This is the final part of my ten-part world-building series. As always, I’d like to point out that what’s presented here isn’t absolute gospel. There are many ways to world-build, and many paths to get to the same destination. I’m not the all-knowing guru, but rather a geek who’s sharing how he goes about it. Ready? Let’s go.
Here we are at long last at the end of my world-building series. It’s been a fun ride, and I hope you’ve gleaned some useful tips and tricks to apply to your own creation! But, before I go, there’s still some final thoughts I’d like to share with you. These come both from a place of being a fellow creator, and a fan of fictional worlds.
Let’s see this series out properly, shall we?
The Importance of the Familiar
I need an adult.
There’s a common trick shared among trailblazers, map enthusiasts, and really anyone that has to deal with finding their way through unfamiliar territory, and that has to do with points of reference. In world-building, this is best expressed by having waypoints of familiarity for the audience to identify with even as they are exploring strange new vistas.
In Star Wars, it was the use of the age-old “Hero’s Journey”, familiar political terminology, and what was arguably a bit of cut and dried good vs. evil set dressing. Firefly? The old west, right down to the jargon, as set against the backdrop of the future. Same human problems, different place and time. It’s also telling that Tolkien’s initial works began in idyllic settings and pastoral references that we could all mostly identify with, even if the principle characters introducing them were not human.
But it can also be as simple as introducing a well-worn trope that we’ve all had experience with before you turn it on its head. The key thing here is simply to give your audience a baseline that they can work with. It serves dual roles both in grounding your world with something comparatively common, and highlighting the unusual qualities of what follows. Which, brings us on over to-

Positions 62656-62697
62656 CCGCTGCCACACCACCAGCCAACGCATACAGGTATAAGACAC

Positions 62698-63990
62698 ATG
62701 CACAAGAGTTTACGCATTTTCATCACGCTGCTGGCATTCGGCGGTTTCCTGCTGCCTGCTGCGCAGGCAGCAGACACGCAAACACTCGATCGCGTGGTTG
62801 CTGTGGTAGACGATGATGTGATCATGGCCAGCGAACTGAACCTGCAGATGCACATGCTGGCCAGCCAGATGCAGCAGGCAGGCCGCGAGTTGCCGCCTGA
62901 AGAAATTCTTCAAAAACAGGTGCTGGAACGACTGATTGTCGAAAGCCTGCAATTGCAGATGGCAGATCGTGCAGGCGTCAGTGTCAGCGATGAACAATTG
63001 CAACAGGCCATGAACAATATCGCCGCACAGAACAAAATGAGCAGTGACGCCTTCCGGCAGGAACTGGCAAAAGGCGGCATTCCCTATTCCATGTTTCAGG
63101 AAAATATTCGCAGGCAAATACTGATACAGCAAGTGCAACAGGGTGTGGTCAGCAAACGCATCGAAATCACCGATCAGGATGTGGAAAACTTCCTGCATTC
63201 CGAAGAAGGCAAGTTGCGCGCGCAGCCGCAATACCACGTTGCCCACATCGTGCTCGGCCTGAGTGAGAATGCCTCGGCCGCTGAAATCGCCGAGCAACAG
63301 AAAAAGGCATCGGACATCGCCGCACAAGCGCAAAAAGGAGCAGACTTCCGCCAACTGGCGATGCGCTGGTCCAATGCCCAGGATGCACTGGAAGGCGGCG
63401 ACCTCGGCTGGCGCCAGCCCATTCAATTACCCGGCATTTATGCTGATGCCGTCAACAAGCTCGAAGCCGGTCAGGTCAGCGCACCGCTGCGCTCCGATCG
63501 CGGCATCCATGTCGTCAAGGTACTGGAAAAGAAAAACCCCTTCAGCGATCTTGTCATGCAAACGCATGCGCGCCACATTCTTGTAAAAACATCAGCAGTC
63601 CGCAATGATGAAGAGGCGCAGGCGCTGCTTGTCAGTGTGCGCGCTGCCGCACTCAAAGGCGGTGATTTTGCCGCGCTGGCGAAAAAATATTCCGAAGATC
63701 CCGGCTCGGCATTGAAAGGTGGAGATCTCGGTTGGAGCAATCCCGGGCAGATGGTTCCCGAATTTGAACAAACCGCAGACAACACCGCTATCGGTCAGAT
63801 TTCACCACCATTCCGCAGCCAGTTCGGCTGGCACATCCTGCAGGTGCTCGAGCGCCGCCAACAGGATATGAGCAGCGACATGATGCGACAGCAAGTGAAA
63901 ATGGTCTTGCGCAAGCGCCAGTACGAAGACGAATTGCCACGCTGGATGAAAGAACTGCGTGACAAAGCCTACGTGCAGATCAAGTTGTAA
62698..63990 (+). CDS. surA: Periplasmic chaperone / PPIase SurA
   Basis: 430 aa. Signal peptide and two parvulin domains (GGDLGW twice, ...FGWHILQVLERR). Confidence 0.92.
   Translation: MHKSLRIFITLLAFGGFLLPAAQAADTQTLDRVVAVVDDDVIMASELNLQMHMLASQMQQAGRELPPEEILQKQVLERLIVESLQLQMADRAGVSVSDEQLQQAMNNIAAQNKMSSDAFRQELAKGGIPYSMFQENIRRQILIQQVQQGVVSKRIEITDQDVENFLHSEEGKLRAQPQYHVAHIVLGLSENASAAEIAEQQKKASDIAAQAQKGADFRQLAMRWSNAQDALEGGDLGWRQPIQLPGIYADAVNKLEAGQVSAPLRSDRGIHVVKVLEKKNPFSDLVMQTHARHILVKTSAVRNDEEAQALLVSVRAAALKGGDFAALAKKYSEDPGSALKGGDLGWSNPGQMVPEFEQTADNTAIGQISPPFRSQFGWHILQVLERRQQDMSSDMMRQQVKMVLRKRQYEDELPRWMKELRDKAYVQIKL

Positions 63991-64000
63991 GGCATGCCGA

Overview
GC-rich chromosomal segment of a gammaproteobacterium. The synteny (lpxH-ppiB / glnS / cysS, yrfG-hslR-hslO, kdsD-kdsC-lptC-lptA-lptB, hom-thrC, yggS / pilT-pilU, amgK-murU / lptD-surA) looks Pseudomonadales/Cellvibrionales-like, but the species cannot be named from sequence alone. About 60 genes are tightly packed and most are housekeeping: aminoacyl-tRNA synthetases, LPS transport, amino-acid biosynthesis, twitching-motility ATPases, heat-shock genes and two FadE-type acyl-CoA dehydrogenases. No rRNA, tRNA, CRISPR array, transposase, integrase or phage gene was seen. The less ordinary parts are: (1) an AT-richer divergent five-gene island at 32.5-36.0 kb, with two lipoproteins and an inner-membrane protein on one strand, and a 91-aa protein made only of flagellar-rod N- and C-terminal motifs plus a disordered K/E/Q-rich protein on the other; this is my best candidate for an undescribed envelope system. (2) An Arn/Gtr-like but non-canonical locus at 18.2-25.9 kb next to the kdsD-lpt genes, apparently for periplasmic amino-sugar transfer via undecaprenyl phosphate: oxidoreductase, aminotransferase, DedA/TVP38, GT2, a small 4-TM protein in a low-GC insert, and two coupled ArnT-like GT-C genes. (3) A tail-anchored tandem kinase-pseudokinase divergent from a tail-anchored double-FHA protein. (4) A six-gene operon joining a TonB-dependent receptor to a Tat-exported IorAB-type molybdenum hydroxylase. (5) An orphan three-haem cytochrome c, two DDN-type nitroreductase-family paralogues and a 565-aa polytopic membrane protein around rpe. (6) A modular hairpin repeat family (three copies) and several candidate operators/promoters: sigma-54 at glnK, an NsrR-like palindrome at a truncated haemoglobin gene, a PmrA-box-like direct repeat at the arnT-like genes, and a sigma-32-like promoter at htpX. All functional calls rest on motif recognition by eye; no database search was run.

The Importance of the New
Oh, Sarcastic Wonka. Is there anything you can’t do?
The familiar serves to bolster the new, and it falls to you to use that to maximum effect. Here, imagination reigns supreme, and “What if” is definitely the order of the day. However, like most things in the conceptual phase, there is a “but”.
This is where those familiar waypoints can also work against you, particularly if they’re misused, or not prevalent enough. It’s not enough to highlight something normal before you jump into the deep end of strange. You could easily lob the audience into the same kind of culture shock that a tourist might experience in real life. It’s not a fun time. It is a realm of suck. Don’t do this.
Instead, find ways to ease them in once they are nicely grounded in a familiar trope, genre, setting, etc. Then? Get wacky. Be courageous in the development phase, and throw ideas about to see what sticks. It is always easier to dial back a concept than it is to try to ramp it up after it’s committed to creation, so to speak. However—and if you take no other piece of advice from this series, at least take this—the key factor is to HAVE FUN WITH IT. Otherwise, what the hell is the point?
Being a Fan of your World
Pictured: Proof that I regret nothing, not even this pun.
Remember in the last article where I wrote that the first person that needed to be happy with the world was first and foremost the creator? I stand by that, but let me go a step further.
The whole point of the long exercise of world-building is about creating something that YOU would want to engage with. Make what you would want to see. Make the kind of world that you would like to know more about. Craft the kinds of lands and people and history that you personally would like to hear more stories about. And, I sincerely wish I could tweak things to have this next statement appear in giant flashing neon letters backed by a bitchin’ fireworks display: Make the kind of place that you would be a fan of!